Jim Montague is the executive editor for Control. Email him at [email protected].
Though many variations and alternate routes exist, there are two main avenues to machine efficiency and sustainability. You can travel on one, the other or both at the same time.
SEE ALSO: On the Road to Green Machines
The first path is easier because it involves mainly picking the low-hanging fruit of efficiency, which typically aren't too difficult to implement in many machines:
- More efficient motors and drives.
- Right-sized components that avoid overuse of energy, materials and other resources.
- Pneumatics and related devices monitored for leaks and power drains.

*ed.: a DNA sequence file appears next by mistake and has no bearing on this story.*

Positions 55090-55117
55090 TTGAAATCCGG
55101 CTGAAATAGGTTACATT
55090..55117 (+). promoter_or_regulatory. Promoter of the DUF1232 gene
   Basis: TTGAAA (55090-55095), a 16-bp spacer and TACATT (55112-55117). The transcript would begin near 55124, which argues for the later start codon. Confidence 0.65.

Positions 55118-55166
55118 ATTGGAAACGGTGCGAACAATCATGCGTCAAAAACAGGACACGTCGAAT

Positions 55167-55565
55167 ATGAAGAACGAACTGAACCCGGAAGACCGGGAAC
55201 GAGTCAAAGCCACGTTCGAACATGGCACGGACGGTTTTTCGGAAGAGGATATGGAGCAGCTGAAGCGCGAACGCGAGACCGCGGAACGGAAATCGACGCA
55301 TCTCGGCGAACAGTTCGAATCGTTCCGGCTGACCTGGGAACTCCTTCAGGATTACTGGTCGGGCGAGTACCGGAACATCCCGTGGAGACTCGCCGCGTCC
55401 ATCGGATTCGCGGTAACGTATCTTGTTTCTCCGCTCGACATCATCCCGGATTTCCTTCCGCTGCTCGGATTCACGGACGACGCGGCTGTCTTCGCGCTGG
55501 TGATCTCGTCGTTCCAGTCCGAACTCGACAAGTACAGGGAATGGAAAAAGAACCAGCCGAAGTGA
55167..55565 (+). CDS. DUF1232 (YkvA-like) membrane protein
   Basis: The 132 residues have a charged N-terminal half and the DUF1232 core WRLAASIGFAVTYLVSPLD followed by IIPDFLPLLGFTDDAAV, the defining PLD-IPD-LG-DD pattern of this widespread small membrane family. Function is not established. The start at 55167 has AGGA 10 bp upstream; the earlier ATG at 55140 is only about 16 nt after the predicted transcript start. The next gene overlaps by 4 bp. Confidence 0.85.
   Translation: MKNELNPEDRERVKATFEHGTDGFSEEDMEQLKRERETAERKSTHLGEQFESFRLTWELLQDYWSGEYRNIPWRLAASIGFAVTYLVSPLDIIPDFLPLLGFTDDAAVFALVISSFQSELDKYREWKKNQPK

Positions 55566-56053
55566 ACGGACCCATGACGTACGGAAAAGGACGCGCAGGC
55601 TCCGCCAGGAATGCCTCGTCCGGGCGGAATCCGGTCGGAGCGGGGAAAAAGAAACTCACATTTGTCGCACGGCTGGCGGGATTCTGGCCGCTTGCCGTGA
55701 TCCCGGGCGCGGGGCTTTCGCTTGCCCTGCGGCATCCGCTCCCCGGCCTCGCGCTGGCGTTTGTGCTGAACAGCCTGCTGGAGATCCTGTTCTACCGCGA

- Reduced and simplified wiring with fieldbuses and Ethernet.
- Schedule and turn off machines or production zones when not in use.
The second path is more difficult because it means going after fruit that’s higher up on the sustainability tree. These projects require more thought and effort, as well as earlier collaboration with end users, but the potential payback is huge. They can include:
- Redesigned basic machine movements, spatial configurations, operating formats and operations.
- Servo motors and drives for more accurate, quicker and more complex motion tasks.
- Robots for flexible and integrated production work and product handling.
- Methods to handle end products that reduce raw material use and waste during production.
- Design to enable machine users to produce end products that are more sustainable themselves and allow consumers to live more sustainably, too.
This article is part of the April 2013 cover story "Get Your Machine to a More Efficient Place."